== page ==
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Ethiopian airliner down in Africa

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Ethiopian airliner down in Africa

Old 16th Mar 2019, 21:53
  #1661 (permalink)  
 
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Originally Posted by Chesty Morgan View Post
Have you ever flown a 737?

The trim wheel moves by itself all the time. When is it supposed to and when isn't it?
It's supposed to when the autopilot is on and after takeoff when the autopilot is off and the flaps are not up.
When you are reading erratic indications on your instruments and it is consistantly trimming down, switch it off, you might save some lives.
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Old 16th Mar 2019, 21:55
  #1662 (permalink)  
 
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Thought Experiment

Originally Posted by reamer View Post
Every pilot of the 737 has known since the Lionair crash that the first thing to do in this situation is simply switch off the mcas by cutting off the stab trim switches.
Constant Stall Horn
Air noise as the airspeed increases
Adrenaline is pumping
Your blood is coursing through your veins... into your eardrums

CA directs FO “Stab Trim Cutout Switches to Cutout”
PM says “What! I can’t here you. Say again!”

That F**king Horn

CA “I SAID, STAB TRIM SWITCHES TO CUTOUT”
FO “STAB TRIM SWITCHES CONFIRM”
CA “YES, AFFIRMATIVE!”
FO “BOTH?”
CA “YES! DO IT!”

You struggle as you pull
You need both Hands
Airspeed is increasingly and so is the forces on the stabilizer

OMG the throttles are still at firewall
CA “Pull the Theottle back!”
FO “WHAT! I can’t hear you.”
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Old 16th Mar 2019, 21:55
  #1663 (permalink)  
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Originally Posted by reamer View Post
It's supposed to when the autopilot is on and after takeoff when the autopilot is off and the flaps are not up.
When you are reading erratic indications on your instruments and it is cosistantly trimming down, switch it off, you might save some lives.
MCAS does not trim constantly and with everything else that might be going on...well it's already been pointed out above.

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Old 16th Mar 2019, 21:57
  #1664 (permalink)  
 
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Originally Posted by reamer View Post
HAL won't trim you down if he is switched off. Have you read the notice?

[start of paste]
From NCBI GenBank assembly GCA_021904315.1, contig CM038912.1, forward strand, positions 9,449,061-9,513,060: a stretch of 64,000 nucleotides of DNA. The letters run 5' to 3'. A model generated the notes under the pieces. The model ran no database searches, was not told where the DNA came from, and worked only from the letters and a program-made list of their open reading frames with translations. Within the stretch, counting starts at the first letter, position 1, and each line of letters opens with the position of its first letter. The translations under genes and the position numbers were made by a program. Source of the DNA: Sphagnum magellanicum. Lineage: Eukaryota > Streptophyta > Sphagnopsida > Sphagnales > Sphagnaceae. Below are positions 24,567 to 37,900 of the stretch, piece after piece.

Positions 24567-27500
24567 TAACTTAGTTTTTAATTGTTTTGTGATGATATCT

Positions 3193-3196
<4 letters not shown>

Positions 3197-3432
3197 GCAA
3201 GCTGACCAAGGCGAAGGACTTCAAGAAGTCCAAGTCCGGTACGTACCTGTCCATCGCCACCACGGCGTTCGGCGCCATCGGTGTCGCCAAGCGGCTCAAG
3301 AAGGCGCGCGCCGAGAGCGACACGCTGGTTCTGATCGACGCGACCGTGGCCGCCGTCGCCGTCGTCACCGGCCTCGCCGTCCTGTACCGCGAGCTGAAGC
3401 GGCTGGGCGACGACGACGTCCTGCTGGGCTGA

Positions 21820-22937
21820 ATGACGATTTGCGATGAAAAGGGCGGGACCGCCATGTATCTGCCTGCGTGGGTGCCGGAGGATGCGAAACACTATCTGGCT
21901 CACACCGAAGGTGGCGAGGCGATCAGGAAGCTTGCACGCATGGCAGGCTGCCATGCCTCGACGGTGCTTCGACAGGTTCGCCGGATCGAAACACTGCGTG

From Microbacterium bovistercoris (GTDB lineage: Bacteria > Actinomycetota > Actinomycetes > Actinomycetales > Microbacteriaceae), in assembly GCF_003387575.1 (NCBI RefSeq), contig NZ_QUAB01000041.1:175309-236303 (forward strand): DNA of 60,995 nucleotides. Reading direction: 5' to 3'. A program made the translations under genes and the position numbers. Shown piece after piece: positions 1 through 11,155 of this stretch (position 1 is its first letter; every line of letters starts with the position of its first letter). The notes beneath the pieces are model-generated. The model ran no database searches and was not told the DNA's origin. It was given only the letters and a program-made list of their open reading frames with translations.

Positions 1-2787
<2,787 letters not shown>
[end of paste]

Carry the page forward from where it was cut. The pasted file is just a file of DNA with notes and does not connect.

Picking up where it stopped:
Question- who knows whether or not the artificial feel system drops to zero or stays at full force when HALs minions are disconnected ?

Do you ? Please cite source ...

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Old 16th Mar 2019, 21:59
  #1665 (permalink)  
 
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The F/O should know what to do too?
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Old 16th Mar 2019, 22:04
  #1666 (permalink)  
 
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Originally Posted by CONSO View Post
Question- who knows whether or not the artificial feel system drops to zero or stays at full force when HALs minions are disconnected ?

Do you ? Please cite source ...
It doesn' t. My source is experience. When I cut them off it felt the same,
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Old 16th Mar 2019, 22:07
  #1667 (permalink)  
 
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Originally Posted by Chesty Morgan View Post
MCAS does not trim constantly and with everything else that might be going on...well it's already been pointed out above.
Okay, maybe not constantly, but often enough to make the plane uncontrollable.
Is your point that the pilots are blameless if they didn't cut off the trim switches?
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Old 16th Mar 2019, 22:07
  #1668 (permalink)  
 
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Thought Experiment

Originally Posted by Cloud Cutter View Post
No, the mindset of jumping to a conclusion that disparages a deceased flight crew who aren't here to defend themselves, without seeking to understand the full picture. We clearly disagree, your points noted with thanks, back to topic!